Born in the Republic of Korea in 1960, Ran Hwang currently lives and works in both Seoul and New York City. She studied at the School of Visual Arts in New York City and attended the Graduate School of Fine Arts at Chung-Ang University in Seoul. Ran Hwang has exhibited at several international institutions including the Queens Museum of Art, New York; The Hudson Valley Center for the Arts, New York; the Chelsea Art Museum, New York; The Seoul Arts Center Museum; and The Jeju Museum of Art, Jeju Island. Hwang’s work is also a part of numerous private and public collections including The Brooklyn Museum, New York; The Des Moines Center for the Arts, Iowa; The National Museum of Contemporary Art, Seoul; and The Hammond Museum, North Salem, NY.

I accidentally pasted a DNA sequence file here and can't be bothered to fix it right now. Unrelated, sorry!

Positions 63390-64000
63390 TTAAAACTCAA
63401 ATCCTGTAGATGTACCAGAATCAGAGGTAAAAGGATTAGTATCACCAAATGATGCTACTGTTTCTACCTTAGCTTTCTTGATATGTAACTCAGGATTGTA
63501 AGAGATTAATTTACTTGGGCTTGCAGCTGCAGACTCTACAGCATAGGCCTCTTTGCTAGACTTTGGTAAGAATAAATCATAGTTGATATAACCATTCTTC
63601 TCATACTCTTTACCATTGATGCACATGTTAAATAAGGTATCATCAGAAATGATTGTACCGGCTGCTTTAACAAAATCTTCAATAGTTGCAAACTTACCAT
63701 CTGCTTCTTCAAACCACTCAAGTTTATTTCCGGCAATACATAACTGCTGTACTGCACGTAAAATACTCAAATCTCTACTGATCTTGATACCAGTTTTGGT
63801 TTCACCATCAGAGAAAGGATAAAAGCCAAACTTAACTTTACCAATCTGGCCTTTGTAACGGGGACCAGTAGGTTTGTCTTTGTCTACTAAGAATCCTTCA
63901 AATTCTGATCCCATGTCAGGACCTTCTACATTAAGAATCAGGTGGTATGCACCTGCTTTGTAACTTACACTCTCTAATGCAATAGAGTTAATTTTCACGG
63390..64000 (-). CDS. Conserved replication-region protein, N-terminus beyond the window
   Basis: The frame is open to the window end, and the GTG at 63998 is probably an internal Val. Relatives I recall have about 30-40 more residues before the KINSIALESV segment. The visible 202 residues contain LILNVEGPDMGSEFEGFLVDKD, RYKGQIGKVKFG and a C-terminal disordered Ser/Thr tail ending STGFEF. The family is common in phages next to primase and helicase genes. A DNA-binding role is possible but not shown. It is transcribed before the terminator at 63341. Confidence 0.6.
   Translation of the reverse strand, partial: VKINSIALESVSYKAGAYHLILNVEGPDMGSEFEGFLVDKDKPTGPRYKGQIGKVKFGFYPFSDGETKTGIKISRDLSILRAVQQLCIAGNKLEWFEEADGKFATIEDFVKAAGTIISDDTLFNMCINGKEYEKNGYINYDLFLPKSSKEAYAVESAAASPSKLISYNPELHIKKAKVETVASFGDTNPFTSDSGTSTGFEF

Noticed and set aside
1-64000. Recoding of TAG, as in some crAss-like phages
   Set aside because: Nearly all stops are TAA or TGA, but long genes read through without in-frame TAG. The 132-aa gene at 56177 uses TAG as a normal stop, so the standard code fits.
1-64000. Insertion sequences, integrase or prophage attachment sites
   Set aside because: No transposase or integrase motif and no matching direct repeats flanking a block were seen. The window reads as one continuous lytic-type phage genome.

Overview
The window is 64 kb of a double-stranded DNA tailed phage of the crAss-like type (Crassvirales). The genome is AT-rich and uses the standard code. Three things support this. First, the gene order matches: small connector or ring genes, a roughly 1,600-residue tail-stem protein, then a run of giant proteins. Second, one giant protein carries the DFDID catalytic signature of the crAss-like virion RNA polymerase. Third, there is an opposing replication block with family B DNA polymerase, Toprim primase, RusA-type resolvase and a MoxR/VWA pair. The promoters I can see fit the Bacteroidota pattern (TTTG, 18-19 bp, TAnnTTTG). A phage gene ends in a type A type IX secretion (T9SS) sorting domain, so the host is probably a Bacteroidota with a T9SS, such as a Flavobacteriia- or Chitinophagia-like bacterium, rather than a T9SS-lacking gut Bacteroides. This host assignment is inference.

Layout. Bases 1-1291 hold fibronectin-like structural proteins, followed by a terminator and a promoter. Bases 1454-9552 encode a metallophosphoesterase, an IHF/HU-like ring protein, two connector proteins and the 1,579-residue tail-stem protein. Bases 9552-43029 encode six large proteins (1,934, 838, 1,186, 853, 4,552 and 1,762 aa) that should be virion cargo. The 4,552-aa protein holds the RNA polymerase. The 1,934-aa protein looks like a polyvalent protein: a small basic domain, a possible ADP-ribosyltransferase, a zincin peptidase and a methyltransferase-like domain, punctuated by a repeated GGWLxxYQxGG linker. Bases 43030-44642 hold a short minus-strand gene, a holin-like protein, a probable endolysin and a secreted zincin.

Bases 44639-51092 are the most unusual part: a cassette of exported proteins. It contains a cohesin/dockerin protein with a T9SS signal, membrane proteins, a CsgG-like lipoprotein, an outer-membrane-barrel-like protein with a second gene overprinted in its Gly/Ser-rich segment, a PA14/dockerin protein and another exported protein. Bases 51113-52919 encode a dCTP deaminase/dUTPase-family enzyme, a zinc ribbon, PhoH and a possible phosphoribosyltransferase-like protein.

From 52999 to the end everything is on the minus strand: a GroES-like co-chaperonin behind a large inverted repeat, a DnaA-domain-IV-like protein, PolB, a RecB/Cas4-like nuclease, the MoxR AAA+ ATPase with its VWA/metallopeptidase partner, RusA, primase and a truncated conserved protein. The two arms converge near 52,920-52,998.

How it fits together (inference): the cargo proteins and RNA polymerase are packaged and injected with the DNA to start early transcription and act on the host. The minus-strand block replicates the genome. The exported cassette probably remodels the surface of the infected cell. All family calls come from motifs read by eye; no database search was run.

Ran Hwang creates large icons such as a Buddha or a traditional vase, using materials from the fashion industry. The process of building large installations are time consuming and repetitive and it requires manual effort which provides a form of self-meditation. She hammers thousands of pins into a wall like a monk who, facing the wall, practices Zen. Her works are divided into two groups. In the first, pins are used to hold buttons remain free to move and suggest the genetic human tendency to be irresolute. She chooses buttons, which are as common and ordinary as human beings. In the second group of works, a massive number of pins connect yards of thread creating a negative space of the presented images, threads suggesting connections between human beings and a communication network between seemingly unlinked human experiences. The filled negative space in the absence of the positive space suggests mortality at the heart of self-recognition.